Get A Haircut Robert Pattinson – COSMOPOLIS

Well, kids, it’s almost here.  The wide release on August 17th of Robert Pattinson’s latest vehicle, the David Cronenberg film Cosmopolis, is only days away, and if you listen closely, you can hear the eager squeals of anticipation from Bobby’s legions of fans.  And now there have been brand-new stills released from the film, which we bring to you today courtesy of The Playlist.  It never quite fails to fascinate just how these guys, these screen idols, continue to elicit such rabid devotion from so many.  It’s not that I don’t understand or anything; after all, I’ve nursed quite a few celebrity crushes over the years and still do.  And as we’ve discussed here before, Pattinson’s presence in this film will lead many to the works of his director and co-stars, many who may not have shown any interest in such otherwise.

Cronenberg, for example, has long been a darling of the cineaste set, and though he’s definitely flirted many a time with the mainstream, I don’t think he quite qualifies as a household name.  Cronenberg really broke onto the scene in the 1980s with a string of visceral horror films that eschewed the blood-‘n’-guts approach of then-wildly popular slasher genre, yet still managed to be very twisted and gross.  1981’s Scannersdidn’t exactly boast a star-studded cast, the biggest name on the marquee being that of The Prisoner‘s Patrick McGoohan, himself not much known beyond his cult followers.  Yet Scanners made quite the splash just for its daring take on science-fiction, especially during a time when all of the bastard sons of Philip K. Dick came marching home again, hurrah, hurrah.  Cronenberg continued along these lines with Videodrome, featuring a then-rising star in James Woods.  Woody is definitely not as well-known as he should be, but clearly the bigger studios wanted to get Cronenberg all the raw materials they could find him since his unique vision of the dystopian present/future was bringing in the dollars, if not necessarily at the box office, then definitely in the new cash-cow of home video rentals.  Sleeper hits were now big business, so anything to hurry that along.  For example, The Dead Zone with Christopher Walken, still going strong off his Oscar-winning performance in 1978’s The Deer Hunter, back when he was revered for his talents and not merely his own cult of personality.

But then after 1986’s remake of The Fly, which did quite well also, Cronenberg seemed to lose the attention of any mainstream audience.  My personal theory is that the Reagan years created a general attitude of gloom-‘n’-doom that Cronenberg tapped into easily, likely without even really trying.  But as the ’90s approached, people were kinda sick of being bummed out over morning in America and just wanted to go to lunch and gossip with their friends.  Not to be deterred, Cronenberg forged ahead without missing a step, but his movies remained fairly unmarketable.  I would not be surprised if his 1996 film Crash, where James Spader can only get off sexually through car accidents, often gets rented today by folks looking for the 2004 movie of the same name.  Cronenberg’s eXistenZ, released in ’99, was pushed right alongside the surprise hit The Matrix, the trailers making that film look very similar to the Keanu Reeves vehicle, and you guess how well that strategy played out.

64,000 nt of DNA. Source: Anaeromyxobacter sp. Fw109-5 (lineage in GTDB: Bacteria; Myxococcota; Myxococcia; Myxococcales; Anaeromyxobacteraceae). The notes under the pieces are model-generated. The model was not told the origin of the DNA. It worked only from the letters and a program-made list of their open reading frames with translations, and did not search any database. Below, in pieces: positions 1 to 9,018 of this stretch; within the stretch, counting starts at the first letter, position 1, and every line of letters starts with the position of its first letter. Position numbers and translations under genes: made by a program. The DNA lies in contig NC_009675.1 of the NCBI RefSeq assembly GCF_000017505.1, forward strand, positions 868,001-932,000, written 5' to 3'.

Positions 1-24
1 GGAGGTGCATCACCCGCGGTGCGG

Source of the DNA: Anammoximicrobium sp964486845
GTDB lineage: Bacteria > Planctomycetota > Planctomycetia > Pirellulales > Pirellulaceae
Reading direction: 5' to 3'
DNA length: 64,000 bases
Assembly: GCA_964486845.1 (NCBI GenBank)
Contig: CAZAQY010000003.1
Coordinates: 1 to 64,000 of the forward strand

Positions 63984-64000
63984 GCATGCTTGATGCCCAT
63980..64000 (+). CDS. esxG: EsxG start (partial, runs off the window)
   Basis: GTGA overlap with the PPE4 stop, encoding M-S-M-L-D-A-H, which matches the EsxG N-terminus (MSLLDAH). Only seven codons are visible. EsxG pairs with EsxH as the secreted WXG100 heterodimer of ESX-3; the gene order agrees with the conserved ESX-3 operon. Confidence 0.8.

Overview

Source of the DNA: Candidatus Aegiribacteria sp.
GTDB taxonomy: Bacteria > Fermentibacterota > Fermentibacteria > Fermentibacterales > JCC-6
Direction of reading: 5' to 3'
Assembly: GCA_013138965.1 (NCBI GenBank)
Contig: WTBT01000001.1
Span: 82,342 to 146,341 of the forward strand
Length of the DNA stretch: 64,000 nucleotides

But suddenly, and even more apropos for our interests, Cronenberg hit on two new devices: the crime genre and one Viggo Mortensen.

It’s not exactly a huge surprise that Cronenberg began doing straight-up crime films.  After all, as we know, the crime genre is one of the few that can truly encompass all the main dramatic elements: life, death, birth, love, money, and of course, murder.  With very, very few exceptions, there is hardly a film out there that doesn’t contain at least some aspect of crime, even if it’s a minor transgression against societal law.  It’s conflict, pure and undiluted.  So whereas much of Cronenberg’s early material focused on breaking the law of God (for lack of a better term), to make the lateral move over to the laws of man couldn’t have been too difficult.  Having said that, I probably wouldn’t have picked Cronenberg as the guy to make that move, however pleasantly surprised I was (and still kinda am).

And to attach his wagon to Mortensen’s star was another move I didn’t see coming bu was glad it did.  Mortensen is, of course, most well-known for his turn in Peter Jackson’s Lord of the Rings movies, yet another major cultural phenomenon that did little more than bore me.  But watching the guy play such bad-asses as he does in flicks like A History of Violence and Eastern Promises, I’m eternally grateful Cronenberg saw in him the level of talent I was too asleep during Lord of the Rings to really notice.

And such may be the case with Cosmopolis.  I have yet to see any of the Twilight films, and I likely never will.  But if Cronenberg says he can interest me in Pattinson, then I’m definitely all ears.  I know that may not a be popular stance, especially with your average Pattinson fan, but hey, them’s the breaks.

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